After discussing the premises of (and problems within) feminism, this essay examines three feminist perspectives of Gertrude and "the interpretive possibilities that they present": Rebecca Smith's "A Heart Cleft in Twain," an example of "reading as a woman"; Jaqueline Rose's "Sexuality in the Reading of Shakespeare: Hamlet and Measure for Measure," an example of psychoanalytic criticism; and Lisa Jardine's Still Harping on Daughters an example of materialistic, feminist criticism (87). Each perspective is summarized, highlighting strengths and weaknesses, and is used as a launching pad for broader discussions. For example, Smith's article suffers from its passé political agenda, which views Gertrude as a nurturing-non-fictional-persona and raises questions about textual gaps being filled by critics/audiences/readers with ulterior motives; but it also leads to questions of Gertrude's guilt. Together, the three representatives "form part of a changing cultural and critical history" and reflect the "continuing project" of feminism (105).

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Peterson, Kaara. “Framing Ophelia: Representation and the Pictorial Tradition.” Mosaic 31.3 (1998): 1-24.


This essay strives “to position Ophelia’s dual representational history more precisely within both art-historical and dramatic-critical frameworks” (2). While eighteenth-century Shakespearean painters generally limited Ophelia to the unstressed presence of a group, the mid-nineteenth-century artists increasingly focused on the moments of Ophelia’s drowning. Interestingly, the original source of this scene is presented as a second-hand account of events, reducing Gertrude’s narrative to a “ventriloquized history” (8). Regardless of textual authority, visual artists consistently use standard conventions of Ophelia’s death scene (e.g., dress, flowers, water) from the nineteenth century to the present. According to the work of Elisabeth Bronfen, the merger of the feminine body and death threaten masculinity with “radical instability” (18); hence, visual artists prevent their Ophelias from looking truly dead. Ironically, the image of Ophelia, “a Shakespeare-brand product,” is currently being misapplied to unrelated materials (e.g., souvenirs, CD covers)—creating “an issue precisely of non-referentiality” (20). After arguing that Ophelia’s literary and visual bodies converge, this article concludes that “Ophelia’s complete story” can only be discerned from the original source, the text (22-23).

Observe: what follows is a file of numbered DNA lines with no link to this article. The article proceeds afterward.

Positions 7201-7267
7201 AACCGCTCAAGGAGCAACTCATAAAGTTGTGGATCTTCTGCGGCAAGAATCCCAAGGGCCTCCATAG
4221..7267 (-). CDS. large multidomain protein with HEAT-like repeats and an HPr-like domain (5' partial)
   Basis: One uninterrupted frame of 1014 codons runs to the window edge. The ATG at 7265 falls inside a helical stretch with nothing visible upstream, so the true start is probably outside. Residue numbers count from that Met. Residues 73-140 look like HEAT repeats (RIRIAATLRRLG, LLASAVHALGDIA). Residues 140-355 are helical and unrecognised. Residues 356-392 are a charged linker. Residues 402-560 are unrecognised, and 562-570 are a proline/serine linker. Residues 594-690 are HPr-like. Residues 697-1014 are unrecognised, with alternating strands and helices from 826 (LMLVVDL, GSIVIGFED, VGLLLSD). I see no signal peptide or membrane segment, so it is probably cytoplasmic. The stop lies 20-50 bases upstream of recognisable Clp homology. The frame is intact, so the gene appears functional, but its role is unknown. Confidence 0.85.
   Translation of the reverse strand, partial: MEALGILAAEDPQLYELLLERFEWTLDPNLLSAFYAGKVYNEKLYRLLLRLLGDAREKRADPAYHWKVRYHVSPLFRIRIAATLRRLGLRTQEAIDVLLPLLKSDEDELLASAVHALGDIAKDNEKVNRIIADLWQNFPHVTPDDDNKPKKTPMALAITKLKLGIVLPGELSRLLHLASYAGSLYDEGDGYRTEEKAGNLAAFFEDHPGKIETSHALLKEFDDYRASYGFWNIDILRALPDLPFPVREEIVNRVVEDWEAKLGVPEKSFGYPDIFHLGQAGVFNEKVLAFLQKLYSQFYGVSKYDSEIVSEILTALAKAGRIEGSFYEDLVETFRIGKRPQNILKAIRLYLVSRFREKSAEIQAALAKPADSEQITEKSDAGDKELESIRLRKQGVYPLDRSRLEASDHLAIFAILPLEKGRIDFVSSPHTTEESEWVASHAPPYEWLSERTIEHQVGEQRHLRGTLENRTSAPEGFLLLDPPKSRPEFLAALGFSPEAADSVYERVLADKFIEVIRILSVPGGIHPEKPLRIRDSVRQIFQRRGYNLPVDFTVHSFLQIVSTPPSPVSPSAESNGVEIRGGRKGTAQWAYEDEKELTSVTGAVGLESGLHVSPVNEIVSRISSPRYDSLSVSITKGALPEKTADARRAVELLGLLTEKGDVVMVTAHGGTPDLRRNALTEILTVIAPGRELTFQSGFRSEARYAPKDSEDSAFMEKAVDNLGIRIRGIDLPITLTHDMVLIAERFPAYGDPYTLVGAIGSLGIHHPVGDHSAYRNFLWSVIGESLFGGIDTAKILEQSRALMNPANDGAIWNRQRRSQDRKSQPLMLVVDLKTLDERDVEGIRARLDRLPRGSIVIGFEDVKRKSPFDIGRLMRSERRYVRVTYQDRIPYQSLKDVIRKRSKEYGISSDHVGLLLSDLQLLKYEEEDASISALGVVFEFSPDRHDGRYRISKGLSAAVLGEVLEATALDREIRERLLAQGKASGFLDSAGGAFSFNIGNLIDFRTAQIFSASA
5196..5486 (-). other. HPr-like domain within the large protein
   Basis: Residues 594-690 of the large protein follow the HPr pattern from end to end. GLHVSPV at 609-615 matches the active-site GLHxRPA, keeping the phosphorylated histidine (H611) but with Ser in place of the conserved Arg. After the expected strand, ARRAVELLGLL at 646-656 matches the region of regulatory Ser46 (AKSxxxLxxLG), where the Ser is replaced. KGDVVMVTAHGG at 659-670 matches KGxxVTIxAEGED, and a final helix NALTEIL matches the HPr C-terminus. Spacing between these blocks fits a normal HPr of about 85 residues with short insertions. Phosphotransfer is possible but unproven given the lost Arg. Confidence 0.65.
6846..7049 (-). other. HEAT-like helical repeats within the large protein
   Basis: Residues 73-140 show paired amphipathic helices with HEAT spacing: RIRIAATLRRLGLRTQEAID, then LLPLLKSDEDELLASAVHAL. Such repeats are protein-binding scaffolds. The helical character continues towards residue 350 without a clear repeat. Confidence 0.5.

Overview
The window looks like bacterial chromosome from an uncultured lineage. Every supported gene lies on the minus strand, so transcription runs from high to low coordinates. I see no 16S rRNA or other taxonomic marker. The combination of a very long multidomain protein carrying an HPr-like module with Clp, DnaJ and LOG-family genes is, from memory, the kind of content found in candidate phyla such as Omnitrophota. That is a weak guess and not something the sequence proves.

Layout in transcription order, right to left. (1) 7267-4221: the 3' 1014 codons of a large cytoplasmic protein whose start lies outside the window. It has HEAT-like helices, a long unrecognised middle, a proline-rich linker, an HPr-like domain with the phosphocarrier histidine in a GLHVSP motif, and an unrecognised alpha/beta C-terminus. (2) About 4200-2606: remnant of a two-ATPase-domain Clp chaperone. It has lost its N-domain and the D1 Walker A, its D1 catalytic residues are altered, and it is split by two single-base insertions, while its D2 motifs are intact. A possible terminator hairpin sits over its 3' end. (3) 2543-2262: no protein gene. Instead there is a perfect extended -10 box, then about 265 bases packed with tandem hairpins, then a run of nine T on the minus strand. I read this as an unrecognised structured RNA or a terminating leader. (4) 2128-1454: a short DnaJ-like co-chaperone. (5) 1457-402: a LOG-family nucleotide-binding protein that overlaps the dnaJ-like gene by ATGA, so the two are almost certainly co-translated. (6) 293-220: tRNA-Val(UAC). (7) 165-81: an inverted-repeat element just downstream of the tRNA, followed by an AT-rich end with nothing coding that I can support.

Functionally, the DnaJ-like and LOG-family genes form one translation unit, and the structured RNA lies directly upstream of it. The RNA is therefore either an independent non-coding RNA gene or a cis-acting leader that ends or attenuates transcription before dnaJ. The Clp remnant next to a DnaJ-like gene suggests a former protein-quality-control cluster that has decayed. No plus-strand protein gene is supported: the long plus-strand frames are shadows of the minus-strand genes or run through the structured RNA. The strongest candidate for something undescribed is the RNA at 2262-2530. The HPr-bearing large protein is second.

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Philip, Ranjini. “The Shattered Glass: The Story of (O)phelia.” Hamlet Studies 13 (1991): 73-84.


This article proposes that Ophelia’s story “anticipates Gilbert and Gubar’s analysis of the way to achieve an integrated self transcending the dichotomy” of good and bad women (73). Ophelia initially appears as a “nothing” and has been critically viewed as a “negative nothing” (74), but she “moves to a greater, though incomplete, reconciliation of self” (75): her madness liberates her voice and sexuality; and, as an assertion of will, her suicide “is an act that confronts disillusionment, madness, and death” (80). Unlike Gertrude (who cannot look at Hamlet’s mirror), Ophelia meets and momentarily merges with her reflection/double in the surface of the water. She metaphorically shatters the glass, as Gilbert and Gubar prescribe. Her resultant death suggests Shakespeare’s understanding of his Elizabethan audience and of its perceptions of the female/feminine. Ophelia’s death leads to the climactic confrontation among the males and allows her to fulfill the role of “mythic heroine” (81). The story of Ophelia then “is one of nobility and heroism, of self-awareness and self-integration” (81).

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Reschke, Mark. “Historicizing Homophobia: Hamlet and the Anti-theatrical Tracts.” Hamlet Studies 19 (1997): 47-63.